The Limelight, Belfast, 30th January 2003
Teenage Fanclub (Norman Blake, Gerry Love and, Raymond McGinley) are one of a small
handful of guitar bands that have survived the 90s and are still thriving in
this new century. Regular as clockwork, they release an album every 2 years,
tour and then disappear. This is not the sort of band you are likely to read
about in the tabloids. They are about the music and that is all. And what damn
fine music it is.
The sheer number of excited faces crammed into The Limelight is testament to the appeal Teenage Fanclub - affectionately nicknamed The Fannies - still hold. Opening with the slacker classic 'Everything flows', the crowd gleefully sang along, hands rose into the air, hips swayed and bums wiggled.
Unfortunately sound problems plagued the band for much of the night. This did
noticeably irritate the band at times, but on the whole they looked relaxed and
happy with the warm reception they were receiving.
Playing songs mainly from their recent best-of collection, the setlist was a journey through the highlights of their career. Personally, the song of the night was 'What you do to me', which originally featured on their breakthrough "Bandwagonesque" album. To be honest I had never been particularly keen on this track until hearing it live. It was quite simply 3 minutes of the finest pop music I have heard in years! Sounding punchy and even a little punky, it seemed to please a lot of the older fans.
The three new songs (one by each member of course), were also played to moderate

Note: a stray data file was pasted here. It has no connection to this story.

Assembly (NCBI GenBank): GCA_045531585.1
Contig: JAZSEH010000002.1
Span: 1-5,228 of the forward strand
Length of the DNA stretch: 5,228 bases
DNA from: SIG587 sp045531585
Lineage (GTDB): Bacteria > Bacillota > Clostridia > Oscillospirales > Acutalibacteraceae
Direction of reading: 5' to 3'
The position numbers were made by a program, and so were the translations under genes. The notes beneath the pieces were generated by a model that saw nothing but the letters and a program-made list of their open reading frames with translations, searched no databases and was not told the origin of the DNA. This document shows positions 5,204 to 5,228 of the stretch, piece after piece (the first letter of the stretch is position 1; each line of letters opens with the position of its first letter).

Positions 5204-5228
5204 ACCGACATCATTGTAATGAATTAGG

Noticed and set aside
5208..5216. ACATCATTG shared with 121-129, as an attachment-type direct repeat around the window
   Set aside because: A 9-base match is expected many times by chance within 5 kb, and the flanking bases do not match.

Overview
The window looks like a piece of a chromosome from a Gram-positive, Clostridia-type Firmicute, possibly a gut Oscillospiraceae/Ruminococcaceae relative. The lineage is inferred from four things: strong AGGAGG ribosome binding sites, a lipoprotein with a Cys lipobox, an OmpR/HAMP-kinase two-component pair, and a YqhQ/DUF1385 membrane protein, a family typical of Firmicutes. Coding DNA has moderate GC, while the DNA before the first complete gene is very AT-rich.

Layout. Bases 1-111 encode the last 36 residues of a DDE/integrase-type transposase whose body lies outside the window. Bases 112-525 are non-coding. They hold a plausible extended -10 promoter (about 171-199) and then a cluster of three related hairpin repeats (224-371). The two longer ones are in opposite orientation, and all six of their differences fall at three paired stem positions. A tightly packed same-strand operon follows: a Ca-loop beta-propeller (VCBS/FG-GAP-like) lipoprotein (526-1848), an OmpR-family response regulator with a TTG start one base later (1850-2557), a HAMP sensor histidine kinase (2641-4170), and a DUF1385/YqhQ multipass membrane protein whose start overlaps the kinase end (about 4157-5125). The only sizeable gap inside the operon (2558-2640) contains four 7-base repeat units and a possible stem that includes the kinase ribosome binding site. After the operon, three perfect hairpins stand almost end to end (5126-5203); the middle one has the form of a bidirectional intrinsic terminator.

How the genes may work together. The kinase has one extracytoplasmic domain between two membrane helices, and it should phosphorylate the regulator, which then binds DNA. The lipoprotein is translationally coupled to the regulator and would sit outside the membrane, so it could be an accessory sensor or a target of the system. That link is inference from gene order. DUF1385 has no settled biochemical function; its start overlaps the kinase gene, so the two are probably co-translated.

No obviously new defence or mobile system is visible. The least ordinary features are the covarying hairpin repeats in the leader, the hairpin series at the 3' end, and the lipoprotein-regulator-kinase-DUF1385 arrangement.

applause, but as these tracks had only been released four days previous, it
seemed most of the audience were not yet familiar with them.
After a five-minute break, the band once again took to the stage, and following a rather lacklustre version of 'Planets' by McGinley, they played probably their most famous tracks - 'Sparky's Dream' and the timeless 'The Concept'. The former sounded as beautiful and joyous as ever and for me immediately brought back memories of the mid-nineties and their most successful album "Grand Prix". Then came The Concept. Simply breathtaking. An awe-inspiring nugget of pure joyous melody. We sang, we swooned, we swayed and we saluted. I get the impression this band is here to stay. They are not going to disappear with the next music trend, nor will they implode in scenes of rock'n'roll debauchery. They will be round for years, quietly ploughing out melodic nuggets of pop and, for that, we love them.
Check out a review of Teenage Fanclub's best of album'4,766 Seconds - A Short Cut To Teenage Fanclub'